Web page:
nep-pub New Economics Papers
on Public Finance
Issue of 2013‒03‒16
twelve papers chosen by
Kwang Soo Cheong
Johns Hopkins University

  1. Average Personal Income Tax Rate and Tax Wedge Progression in OECD Countries By Dominique Paturot; Kirsti Mellbye; Bert Brys
  2. Taxation of Goods and Services from 1862 to 2010 By Stenkula, Mikael
  3. Generalized Social Marginal Welfare Weights for Optimal Tax Theory By Emmanuel Saez; Stefanie Stantcheva
  4. The Welfare Impact of Indirect Pigouvian Taxation: Evidence from Transportation By Christopher R. Knittel; Ryan Sandler
  5. A global assessment of the economic effects of export taxes: By Laborde Debucquet, David; Estrades, Carmen; Bouёt, Antoine
  6. Relative Consumption, Optimal Taxation and Public Provision of Private Goods By Koenig, Tobias; Lausen, Tobias
  7. Publicly Provided Private Goods and Optimal Taxation when Consumers Have Positional Preferences By Aronsson, Thomas; Johansson-Stenman, Olof
  8. Taxation and Public Goods Provision in China and Japan before 1850 By Sng, Tuan-Hwee; Moriguchi, Chiaki
  9. Temporary and Persistent Fiscal Policy Shocks By Sergio Sola
  10. The dark side of fiscal stimulus By Strulik, Holger; Trimborn, Timo
  11. REPLICATION STUDY: Hoover and Pecorino (Public Choice, 2005) By Stratford Douglas; W. Robert Reed
  12. Comparing Inequality Aversion across Countries When Labor Supply Responses Differ By Bargain, Olivier; Dolls, Mathias; Neumann, Dirk; Peichl, Andreas; Siegloch, Sebastian

  1. By: Dominique Paturot; Kirsti Mellbye; Bert Brys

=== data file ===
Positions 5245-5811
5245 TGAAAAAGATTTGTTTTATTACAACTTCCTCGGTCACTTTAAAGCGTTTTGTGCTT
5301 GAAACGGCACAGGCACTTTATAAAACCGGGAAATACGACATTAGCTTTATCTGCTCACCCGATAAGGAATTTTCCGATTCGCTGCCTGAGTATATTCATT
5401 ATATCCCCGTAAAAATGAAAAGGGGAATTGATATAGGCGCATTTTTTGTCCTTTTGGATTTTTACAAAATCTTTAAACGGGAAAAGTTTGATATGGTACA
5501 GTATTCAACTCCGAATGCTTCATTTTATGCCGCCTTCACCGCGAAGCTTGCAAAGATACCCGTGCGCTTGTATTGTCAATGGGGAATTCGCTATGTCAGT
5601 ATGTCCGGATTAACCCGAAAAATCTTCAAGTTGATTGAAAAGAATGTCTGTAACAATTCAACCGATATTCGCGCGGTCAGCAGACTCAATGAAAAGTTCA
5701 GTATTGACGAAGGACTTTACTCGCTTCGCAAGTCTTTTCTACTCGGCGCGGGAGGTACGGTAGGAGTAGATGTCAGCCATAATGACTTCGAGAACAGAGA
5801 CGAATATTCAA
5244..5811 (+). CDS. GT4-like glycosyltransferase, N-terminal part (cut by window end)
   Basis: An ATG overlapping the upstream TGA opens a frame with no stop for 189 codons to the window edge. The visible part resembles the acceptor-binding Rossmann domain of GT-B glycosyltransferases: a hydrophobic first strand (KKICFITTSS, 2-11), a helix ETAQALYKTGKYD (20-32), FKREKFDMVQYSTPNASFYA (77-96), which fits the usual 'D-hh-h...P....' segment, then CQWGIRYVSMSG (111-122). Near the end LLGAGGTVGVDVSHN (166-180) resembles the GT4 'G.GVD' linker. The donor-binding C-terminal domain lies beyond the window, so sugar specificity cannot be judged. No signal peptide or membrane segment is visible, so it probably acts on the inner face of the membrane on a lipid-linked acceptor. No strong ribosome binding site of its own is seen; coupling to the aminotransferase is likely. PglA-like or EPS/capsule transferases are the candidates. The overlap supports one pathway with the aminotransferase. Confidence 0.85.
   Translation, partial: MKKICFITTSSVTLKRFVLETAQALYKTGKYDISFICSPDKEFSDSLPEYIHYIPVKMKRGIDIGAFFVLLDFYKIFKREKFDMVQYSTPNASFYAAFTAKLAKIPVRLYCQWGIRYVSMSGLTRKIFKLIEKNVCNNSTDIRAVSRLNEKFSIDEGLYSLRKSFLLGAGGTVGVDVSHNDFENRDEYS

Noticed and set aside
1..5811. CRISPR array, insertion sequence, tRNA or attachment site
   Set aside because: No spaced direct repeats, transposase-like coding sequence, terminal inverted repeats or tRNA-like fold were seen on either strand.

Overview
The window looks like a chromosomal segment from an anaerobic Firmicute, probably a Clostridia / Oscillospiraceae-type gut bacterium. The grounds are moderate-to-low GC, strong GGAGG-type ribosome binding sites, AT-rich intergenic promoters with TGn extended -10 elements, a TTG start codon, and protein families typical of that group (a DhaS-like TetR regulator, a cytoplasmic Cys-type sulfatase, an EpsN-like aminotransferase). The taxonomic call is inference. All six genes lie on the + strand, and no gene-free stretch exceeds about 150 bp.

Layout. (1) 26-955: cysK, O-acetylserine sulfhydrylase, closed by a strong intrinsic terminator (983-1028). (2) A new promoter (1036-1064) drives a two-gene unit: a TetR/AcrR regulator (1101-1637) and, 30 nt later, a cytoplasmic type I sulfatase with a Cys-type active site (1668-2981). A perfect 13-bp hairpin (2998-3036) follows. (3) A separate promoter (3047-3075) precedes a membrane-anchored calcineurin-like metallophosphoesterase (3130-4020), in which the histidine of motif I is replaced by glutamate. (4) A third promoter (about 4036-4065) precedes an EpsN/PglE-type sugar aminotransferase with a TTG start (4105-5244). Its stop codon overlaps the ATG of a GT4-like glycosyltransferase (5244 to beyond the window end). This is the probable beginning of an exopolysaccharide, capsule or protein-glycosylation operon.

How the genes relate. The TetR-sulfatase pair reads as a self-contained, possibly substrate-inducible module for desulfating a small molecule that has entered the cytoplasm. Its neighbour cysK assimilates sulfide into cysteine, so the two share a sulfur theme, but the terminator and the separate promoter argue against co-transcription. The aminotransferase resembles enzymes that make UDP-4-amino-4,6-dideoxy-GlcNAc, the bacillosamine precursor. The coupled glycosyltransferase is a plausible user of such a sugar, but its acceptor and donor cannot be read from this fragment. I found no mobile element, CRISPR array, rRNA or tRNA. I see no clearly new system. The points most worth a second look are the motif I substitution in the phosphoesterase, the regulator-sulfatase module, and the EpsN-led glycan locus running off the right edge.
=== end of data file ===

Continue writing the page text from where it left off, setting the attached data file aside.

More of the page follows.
Abstract: The statutory progressivity of the income taxes paid by wage earners, net of the standard cash benefits they receive, depend on the design and interaction of personal income taxes, social security contributions (SSCs) and cash benefits. In order to capture their combined impact, this paper presents statutory tax progressivity indicators for the 34 OECD member countries on the basis of average effective income tax rates and tax wedges which are calculated using the OECD’s Taxing Wages framework. The analysis shows a decreasing pattern of tax progressivity across income levels. In some countries, the tax system becomes regressive when the SSC ceiling has been reached. Also, child benefits increase progressivity (especially at low income levels) and their effect is larger than the flattening impact of SSCs, except at top income levels. Reductions in SSCs targeted at low-incomes and dependant spouse allowances increase progressivity in some OECD countries. Income-splitting systems typically have the opposite effect.<P>Progression des taux moyens de l'impôt sur le revenu des personnes physiques et du coin fiscal dans les pays de l'OCDE<BR>La progressivité légale des impôts sur le revenu payés par les salariés, après déduction des prestations en espèces qu’ils perçoivent, dépend de la conception des impôts sur le revenu des personnes physiques, des cotisations de sécurité sociale (CSS) et des prestations en espèces ainsi que de leurs interactions. Afin de déterminer leur effet combiné, cette étude présente des indicateurs de la progressivité légale des impôts pour les 34 pays membres de l’OCDE, en s’appuyant sur les taux moyens effectifs de l’impôt sur le revenu et sur les coins fiscaux calculés en utilisant le modèle établi par la publication de l’OCDE « Les impôts sur les salaires ». L’analyse révèle que la progressivité diminue à mesure que les niveaux de revenu augmentent. Dans certains pays, le système fiscal devient régressif lorsque le plafond des CSS est atteint. De même, les allocations familiales augmentent la progressivité (surtout pour les bas revenus), et leur incidence est supérieure à l’effet d’atténuation des CSS, sauf pour les hauts salaires. Les réductions de CSS ciblant les bas revenus et les indemnités pour conjoint à charge augmentent la progressivité dans certains pays de l’OCDE. En général, le régime du quotient familial produit l’effet inverse.